The first two quarters of 2020 were filled with uncertainty, and the second half of the year promises more. After the Dow Jones Industrial Average plummeted in late March, it has been on the rise again, despite record levels of unemployment. Although major economic sectors have taken a beating in recent months, technology companies have led the way toward a brighter economic future.
In late June, CNBC reported that the Dow was down only 8.81% over the previous year. While that figure might have been disappointing in any other year, it seems like a modest decline in light of the broad effects of the COVID-19 pandemic. Throughout most of Q2, technology stocks have bolstered the performance of both the Dow and the NASDAQ, with companies like Apple and Microsoft posting positive numbers. In fact, tech-heavy NASDAQ has experienced record highs, post-COVID.
Considering this, it should be no surprise that the infrastructure supporting these brands is also doing well. After all, without reliable data centers, companies like Zoom and Netflix would be unable to do business.
Data centers weathered the storm in Q1
When the stock market hit its 52-week low on Mar. 23, the outlook for the economy looked grim. However, data center stocks were one of the few bright spots. As communities across the globe enacted lockdown policies to mitigate the spread of the virus, data centers kept the internet running smoothly. On Mar. 26, when the average real-estate investment trust (REIT) was down by 32%, data centers were only down by 7%.
As social distancing became the norm, investors realized that colocation data centers would be more important than ever before. With populations stuck at home, internet usage skyrocketed, especially for video calls and streaming. When the dust settled on Q1, data center returns were up by nearly 10%, while all equity REITs were down by approximately 23%. In fact, data center REITs were the only sector with positive returns.
Moving into Q2, internet usage continued to grow. According to Global Market Insights, a market research firm, the video conferencing market size surpassed $14 billion in 2019 and is anticipated to grow at over 19% (continued annual growth rate, CAGR) between 2020 and 2026. The advent of several technologies, such as cloud computing, IoT, AI, VR, and advanced video compression, is expected to drive the market growth.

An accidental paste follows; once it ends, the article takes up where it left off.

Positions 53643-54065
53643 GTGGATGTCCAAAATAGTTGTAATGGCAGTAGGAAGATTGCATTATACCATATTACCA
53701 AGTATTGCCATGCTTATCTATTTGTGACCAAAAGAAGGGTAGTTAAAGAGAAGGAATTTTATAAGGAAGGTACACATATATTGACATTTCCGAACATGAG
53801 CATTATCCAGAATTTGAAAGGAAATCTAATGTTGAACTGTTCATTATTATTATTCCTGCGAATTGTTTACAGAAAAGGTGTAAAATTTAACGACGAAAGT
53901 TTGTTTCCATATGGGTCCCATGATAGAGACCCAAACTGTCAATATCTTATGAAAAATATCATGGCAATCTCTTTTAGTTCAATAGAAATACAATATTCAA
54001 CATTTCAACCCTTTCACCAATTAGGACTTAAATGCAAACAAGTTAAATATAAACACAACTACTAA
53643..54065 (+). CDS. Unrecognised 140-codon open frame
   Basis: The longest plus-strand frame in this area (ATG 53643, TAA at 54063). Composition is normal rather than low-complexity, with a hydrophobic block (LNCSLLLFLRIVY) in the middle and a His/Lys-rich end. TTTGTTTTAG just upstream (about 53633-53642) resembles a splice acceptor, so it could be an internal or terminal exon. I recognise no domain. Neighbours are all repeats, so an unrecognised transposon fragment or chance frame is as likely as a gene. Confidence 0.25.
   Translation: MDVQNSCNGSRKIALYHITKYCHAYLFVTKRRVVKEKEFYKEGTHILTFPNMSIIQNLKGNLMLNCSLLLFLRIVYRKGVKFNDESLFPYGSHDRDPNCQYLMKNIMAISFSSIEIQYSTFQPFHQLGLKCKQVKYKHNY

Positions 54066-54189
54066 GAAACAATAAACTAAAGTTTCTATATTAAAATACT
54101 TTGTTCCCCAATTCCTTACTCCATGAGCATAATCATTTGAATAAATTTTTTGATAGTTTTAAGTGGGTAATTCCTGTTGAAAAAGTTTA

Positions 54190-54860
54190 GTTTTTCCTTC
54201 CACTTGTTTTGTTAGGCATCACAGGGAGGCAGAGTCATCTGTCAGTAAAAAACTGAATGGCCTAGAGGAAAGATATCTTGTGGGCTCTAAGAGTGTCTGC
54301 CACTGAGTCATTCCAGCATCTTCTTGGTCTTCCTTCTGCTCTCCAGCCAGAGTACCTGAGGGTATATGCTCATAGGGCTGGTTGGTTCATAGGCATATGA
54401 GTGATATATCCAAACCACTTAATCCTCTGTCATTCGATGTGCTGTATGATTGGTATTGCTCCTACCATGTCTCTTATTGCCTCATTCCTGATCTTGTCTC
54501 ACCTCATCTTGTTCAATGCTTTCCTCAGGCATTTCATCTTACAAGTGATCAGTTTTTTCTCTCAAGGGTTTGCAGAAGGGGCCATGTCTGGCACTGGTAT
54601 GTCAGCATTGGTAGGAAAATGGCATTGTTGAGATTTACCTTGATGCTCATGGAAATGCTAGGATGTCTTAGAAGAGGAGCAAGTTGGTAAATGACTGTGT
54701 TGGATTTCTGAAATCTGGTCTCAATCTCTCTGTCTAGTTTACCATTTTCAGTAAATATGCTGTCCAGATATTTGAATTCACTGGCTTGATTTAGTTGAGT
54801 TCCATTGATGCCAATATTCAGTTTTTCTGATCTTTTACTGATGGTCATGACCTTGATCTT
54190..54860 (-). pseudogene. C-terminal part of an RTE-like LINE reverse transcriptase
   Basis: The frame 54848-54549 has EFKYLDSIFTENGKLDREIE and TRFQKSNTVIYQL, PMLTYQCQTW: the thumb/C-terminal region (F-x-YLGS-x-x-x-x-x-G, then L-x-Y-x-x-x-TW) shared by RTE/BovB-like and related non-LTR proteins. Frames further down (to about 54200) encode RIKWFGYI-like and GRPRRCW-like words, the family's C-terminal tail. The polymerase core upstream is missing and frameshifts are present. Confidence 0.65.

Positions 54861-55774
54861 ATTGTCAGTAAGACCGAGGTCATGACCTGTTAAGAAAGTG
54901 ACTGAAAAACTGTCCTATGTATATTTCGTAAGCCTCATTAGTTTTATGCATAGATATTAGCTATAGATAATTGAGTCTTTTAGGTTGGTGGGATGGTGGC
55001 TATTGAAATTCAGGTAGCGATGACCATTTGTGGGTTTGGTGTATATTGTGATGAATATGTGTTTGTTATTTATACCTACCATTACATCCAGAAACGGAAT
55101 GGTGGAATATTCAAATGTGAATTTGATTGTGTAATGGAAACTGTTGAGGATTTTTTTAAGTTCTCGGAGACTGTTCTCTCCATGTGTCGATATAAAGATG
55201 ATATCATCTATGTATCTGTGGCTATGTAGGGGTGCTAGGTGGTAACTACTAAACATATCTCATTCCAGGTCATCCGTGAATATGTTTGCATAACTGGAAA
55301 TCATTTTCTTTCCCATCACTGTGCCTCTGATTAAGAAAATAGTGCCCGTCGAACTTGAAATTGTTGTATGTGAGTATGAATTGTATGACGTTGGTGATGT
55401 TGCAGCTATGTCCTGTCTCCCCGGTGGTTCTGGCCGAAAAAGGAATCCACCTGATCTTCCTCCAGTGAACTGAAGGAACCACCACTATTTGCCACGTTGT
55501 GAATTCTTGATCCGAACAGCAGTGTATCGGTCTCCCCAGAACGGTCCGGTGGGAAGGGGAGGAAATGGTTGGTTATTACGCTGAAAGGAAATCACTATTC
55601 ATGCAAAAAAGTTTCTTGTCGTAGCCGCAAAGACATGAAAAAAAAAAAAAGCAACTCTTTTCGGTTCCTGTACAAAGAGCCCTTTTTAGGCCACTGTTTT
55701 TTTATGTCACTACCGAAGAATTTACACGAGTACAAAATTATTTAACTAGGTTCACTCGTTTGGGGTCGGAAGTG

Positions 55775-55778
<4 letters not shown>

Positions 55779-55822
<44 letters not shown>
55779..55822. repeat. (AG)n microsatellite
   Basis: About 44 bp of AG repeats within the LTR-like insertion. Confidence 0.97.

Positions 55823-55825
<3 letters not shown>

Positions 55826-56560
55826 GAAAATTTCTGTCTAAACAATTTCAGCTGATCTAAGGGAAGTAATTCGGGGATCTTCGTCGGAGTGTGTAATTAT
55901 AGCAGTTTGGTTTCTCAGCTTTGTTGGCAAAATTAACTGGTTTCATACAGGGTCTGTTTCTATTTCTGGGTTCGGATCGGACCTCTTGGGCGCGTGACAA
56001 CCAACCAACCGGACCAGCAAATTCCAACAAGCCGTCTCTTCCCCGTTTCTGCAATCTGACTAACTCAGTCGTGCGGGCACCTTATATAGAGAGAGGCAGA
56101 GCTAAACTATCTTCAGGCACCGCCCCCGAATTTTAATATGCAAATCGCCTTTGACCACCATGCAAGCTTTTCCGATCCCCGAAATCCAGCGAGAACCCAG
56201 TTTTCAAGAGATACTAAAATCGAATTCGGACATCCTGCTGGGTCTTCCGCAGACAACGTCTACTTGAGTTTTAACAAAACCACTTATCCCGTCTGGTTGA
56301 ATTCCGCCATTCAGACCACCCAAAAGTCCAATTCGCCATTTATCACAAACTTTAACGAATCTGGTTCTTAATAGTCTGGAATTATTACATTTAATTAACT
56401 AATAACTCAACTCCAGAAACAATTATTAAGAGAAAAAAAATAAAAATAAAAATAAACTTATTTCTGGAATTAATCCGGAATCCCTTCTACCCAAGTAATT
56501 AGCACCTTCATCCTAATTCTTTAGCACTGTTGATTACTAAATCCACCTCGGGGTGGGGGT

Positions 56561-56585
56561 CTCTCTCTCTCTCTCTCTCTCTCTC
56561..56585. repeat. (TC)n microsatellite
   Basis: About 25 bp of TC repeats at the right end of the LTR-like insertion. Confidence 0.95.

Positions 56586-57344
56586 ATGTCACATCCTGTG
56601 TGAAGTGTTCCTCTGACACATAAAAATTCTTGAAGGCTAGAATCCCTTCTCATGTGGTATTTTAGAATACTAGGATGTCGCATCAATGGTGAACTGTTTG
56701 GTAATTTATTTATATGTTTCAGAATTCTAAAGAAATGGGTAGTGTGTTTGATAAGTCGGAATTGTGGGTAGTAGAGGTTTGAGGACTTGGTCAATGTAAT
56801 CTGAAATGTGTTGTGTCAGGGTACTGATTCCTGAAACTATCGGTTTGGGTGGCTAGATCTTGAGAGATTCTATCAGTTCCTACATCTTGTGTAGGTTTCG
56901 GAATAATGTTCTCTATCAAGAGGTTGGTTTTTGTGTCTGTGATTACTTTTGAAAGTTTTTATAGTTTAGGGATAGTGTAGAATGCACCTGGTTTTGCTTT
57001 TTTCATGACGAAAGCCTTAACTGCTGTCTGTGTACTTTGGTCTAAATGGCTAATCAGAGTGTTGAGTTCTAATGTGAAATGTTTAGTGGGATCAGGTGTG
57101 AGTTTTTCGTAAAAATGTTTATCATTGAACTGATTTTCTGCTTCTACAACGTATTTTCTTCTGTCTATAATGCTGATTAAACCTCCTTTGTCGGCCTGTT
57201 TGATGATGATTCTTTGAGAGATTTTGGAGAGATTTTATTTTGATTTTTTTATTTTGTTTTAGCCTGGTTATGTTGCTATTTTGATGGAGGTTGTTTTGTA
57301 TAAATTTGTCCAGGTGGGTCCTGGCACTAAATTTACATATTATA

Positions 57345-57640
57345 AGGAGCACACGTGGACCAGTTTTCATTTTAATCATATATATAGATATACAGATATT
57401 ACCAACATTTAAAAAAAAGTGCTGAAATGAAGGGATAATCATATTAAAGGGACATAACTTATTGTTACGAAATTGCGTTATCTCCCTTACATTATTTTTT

Internet usage also shifted geographically. As office buildings sat empty, internet usage dropped significantly in central businesses districts and rose in the suburbs. The decentralized design of the infrastructure supporting the internet meant that this sudden shift caused almost no issues at the user level.
Colocation data centers will continue to hold steady in the future
The COVID-19 trial by fire has shown that colocation data centers, with their keen focus on safety, security and uptime, are prepared to handle challenges at any scale.
As of July 28, the New York Times reported that more than 4,303,800 people in the United States have been infected with the coronavirus and at least 148,400 have died. At the end of Q2, with COVID-19 cases rising in more than 20 states, it’s possible that communities will have to return to lockdown to avoid overwhelming their health care systems. That would mean more indoor time for the nation, and therefore more time spent watching streaming video, chatting with friends and family online and shopping from ecommerce sites. While the possibility of a recession comparable to 2008 remains, these activities will continue to drive the demand for data center solutions. In fact, IT may be one of the few expenses that businesses can’t afford to cut as their employees continue to work from home.
It is worth noting that many technology companies, including Google, have already announced they will not return to their offices until 2021. Also, there is uncertainty on how schools will reopen in the fall, with many proposing the adoption of some form of hybrid in-person/ online programs. On a positive note, companies, students and parents have discovered that there is an upside to remoteness and that even the negatives – parents having to cope with kids at home and needing to be educated – will stimulate innovative solutions
In keeping up with the exponential growth of internet usage, colocation data centers will remain a strong, foundational element of the global economy.
To learn more about what Sabey Data Centers is doing to continue to provide an exceptional level of customer service, read this message from President Robert K. Rockwood.